Star Ferry Musing #84: New York Subway Art
Written by Robert Wu for his family and friends
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I grew up using the New York City subway system. In 1956, I could ride nearly two hours from my home in Flushing to the beach in Coney Island for 15 cents. Today, the fare has inflated to $2.25, but the rides is still unlimited in distance and duration.
With the total track of 842 miles, the NYC subway system is huge. New York City developed various public rail transportation in the late 1800s, and the electrified underground subway system began construction in 1904. This 100-year-old mass transit system serves New Yorkers well. Many New Yorkers never learn to drive since the public transportation system carry them everywhere they need to go.
In the rebellious 1970s, the subway system was hit by a plague of graffiti. Subway cars and stations were covered by spray painted graffiti, overwhelming the cleaning crews. It felt unsafe to ride the subway in the out-of-control, oppressive and intimidating atmosphere.
Some art critics claim the graffiti is a form of public art. To me, their statements lack credibility unless they invite these “artists” to decorate their homes.
In contrast, the new MTR system in Hong Kong is a model of clean, comfortable, air conditioned conveyance. I was dismayed one day when I saw graffiti on the MTR cars which turned out to be advertisement for McDonald. The ad agency had a twisted sense of aesthetics and offered an open invitation to vandals to ruin a good thing.
It took the cleaning crews 20 years to rid the New York subway of graffiti. By cleaning a little faster than the vandals could deface the cars, the cleaning crews stubbornly transformed the dirty cars into sparkling, pleasant vehicles. Sometimes, vandals caught defacing the subway were sentenced to clean their own graffiti.
The exterior of today’s subway cars gleams.
But the miles of tunnels and tons of garbage make the subways underground an ideal home for animals. This rat scampers on the tracks of one station.
Frequently, subway riders are involuntarily entertained by roving musicians. Typically, only about 5-10% of the riders would donate money to them.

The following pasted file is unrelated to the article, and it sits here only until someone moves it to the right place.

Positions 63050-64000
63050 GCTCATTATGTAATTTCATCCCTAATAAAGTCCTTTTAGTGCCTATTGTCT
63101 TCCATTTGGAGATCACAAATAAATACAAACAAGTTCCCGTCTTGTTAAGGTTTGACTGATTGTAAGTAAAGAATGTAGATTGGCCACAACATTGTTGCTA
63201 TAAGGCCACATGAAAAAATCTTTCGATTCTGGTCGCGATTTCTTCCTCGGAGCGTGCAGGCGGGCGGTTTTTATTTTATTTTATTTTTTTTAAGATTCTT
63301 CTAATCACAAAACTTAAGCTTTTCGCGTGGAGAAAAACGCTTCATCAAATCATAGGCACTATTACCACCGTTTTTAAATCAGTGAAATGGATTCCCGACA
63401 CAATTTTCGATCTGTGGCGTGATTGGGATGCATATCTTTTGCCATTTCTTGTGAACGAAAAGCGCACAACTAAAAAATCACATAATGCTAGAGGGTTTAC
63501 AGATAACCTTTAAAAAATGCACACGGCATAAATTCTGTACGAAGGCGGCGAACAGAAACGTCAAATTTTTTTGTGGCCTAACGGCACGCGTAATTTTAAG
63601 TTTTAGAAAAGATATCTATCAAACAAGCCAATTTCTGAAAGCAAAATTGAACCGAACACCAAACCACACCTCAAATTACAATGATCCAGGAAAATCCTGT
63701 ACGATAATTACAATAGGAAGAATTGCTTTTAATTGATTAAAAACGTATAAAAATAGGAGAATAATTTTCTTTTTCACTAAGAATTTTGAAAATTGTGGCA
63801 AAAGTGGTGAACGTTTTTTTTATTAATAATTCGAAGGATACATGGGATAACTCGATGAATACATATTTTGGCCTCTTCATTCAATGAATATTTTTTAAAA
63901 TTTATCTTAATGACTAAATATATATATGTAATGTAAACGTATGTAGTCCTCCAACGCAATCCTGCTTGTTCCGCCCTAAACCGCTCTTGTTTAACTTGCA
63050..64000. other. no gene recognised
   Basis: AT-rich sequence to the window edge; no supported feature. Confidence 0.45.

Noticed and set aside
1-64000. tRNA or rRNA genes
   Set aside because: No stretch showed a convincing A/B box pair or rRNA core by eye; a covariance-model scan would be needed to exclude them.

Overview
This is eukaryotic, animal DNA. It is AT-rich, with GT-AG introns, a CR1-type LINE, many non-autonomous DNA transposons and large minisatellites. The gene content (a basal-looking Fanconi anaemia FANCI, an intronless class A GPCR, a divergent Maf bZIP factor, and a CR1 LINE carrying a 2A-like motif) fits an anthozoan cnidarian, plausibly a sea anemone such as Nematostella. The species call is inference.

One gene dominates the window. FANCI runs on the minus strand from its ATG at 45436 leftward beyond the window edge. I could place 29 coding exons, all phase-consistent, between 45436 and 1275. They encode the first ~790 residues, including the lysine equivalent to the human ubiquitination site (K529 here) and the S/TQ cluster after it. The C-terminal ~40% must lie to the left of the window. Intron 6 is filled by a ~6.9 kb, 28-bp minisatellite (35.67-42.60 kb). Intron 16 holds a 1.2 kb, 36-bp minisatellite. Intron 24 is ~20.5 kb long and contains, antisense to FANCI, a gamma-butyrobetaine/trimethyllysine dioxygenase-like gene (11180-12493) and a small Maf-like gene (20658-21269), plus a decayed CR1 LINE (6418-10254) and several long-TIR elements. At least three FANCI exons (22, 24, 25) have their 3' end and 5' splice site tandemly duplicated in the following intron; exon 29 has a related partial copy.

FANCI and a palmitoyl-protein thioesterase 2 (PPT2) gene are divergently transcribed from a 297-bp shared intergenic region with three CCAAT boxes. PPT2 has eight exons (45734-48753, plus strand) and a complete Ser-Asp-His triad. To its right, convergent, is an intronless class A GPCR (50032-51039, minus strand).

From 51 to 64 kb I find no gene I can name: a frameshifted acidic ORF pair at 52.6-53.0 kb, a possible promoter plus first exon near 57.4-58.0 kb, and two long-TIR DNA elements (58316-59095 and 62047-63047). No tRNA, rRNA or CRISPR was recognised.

Guide dogs go wherever their blind masters need to go, and they ride the subway in New York. These two lovely dogs are being trained to get used to the noise, crowds, and the undulating trains.
The subway stations built in early 1900s were decorated with glazed tile mosaics. To me, they are beautiful works of art.
This elaborately piece of mosaic stays intact even as the surrounding tiles begin to crumble.
Plaster moldings for the ceiling, glazed tile moldings, and gracefully patterned mosaic are found in one station.
This composition has a tile with the picture of a beaver. As I make ceramics tiles featuring flowers, I appreciate the beauty of this tile.
In one old station, the large composite picture of the New York harbor in the 1930s is made with dozens of glazed tiles. The underglaze painting on each tile is perfect, and the whole scene reflects the busy harbor.
The Grand Central subway station has intricate mosaics of steam engines. While the subway trains were all electric, the steam engine credits the neighboring Grand Central railway terminus.
As time wears down the infrastructure, the stations are periodically renovated. But the city wants to remember the beauty of the old decorations. This frame showcases the old tile work under the newer, plainer white tiles.
In 14th Street station, entire sections of the old wall and mosaic remain in the refurbished station.
The Canal Street station near Chinatown has Chinese-inspired motif in its new tile work.
New does not translate automatically to plain or tasteless decorations. These life-sized mosaic of people blend into the traffic of this busy station.
Other mosaic reflect the artistic taste of the current generation. This picture lacks the refinement of the old mosaics, but it conveys a message.
Other mosaic are detailed and good rendition of life in New York. This picture shows a crowd of spectators at a movie filming set in the subway.
This mosaic is a colorful, fluid works of art.
Another one is a simple, well-made work with a message.
Some stations feature new stained glass pictures set in cement latticework.
These bronze articles are displayed in one station and remain free from vandals, helping to build confidence that New Yorkers are law abiding citizens.
I was surprised to see large bronze reproductions of fossils as my train pulls into one station.
The entire skeleton of a dinosaur is reproduced in bronze and imbedded in the wall.
On another platform, a colorful mosaic of a Komodo dragon lumbers out of a wall.
An elephant shares the wall with the silhouette of an extinct monmouth.
A large colorful frog clings to the wall.
The mosaic of a tortoise has a question mark on its side. Is it a question about its survival in a fast changing world?
A lizard runs alongside the silhouette of a velociraptor. This station on 81st Street leads to the American Museum of Natural History where I spent many happy days as a teenager. The bronze copies of fossils and the colorful mosaic are enticing invitation to this great museum.
At one end of the station, a father sits with his two children next to the mosaics of a monarch butterfly and its caterpillar. They are enjoying New York as I do.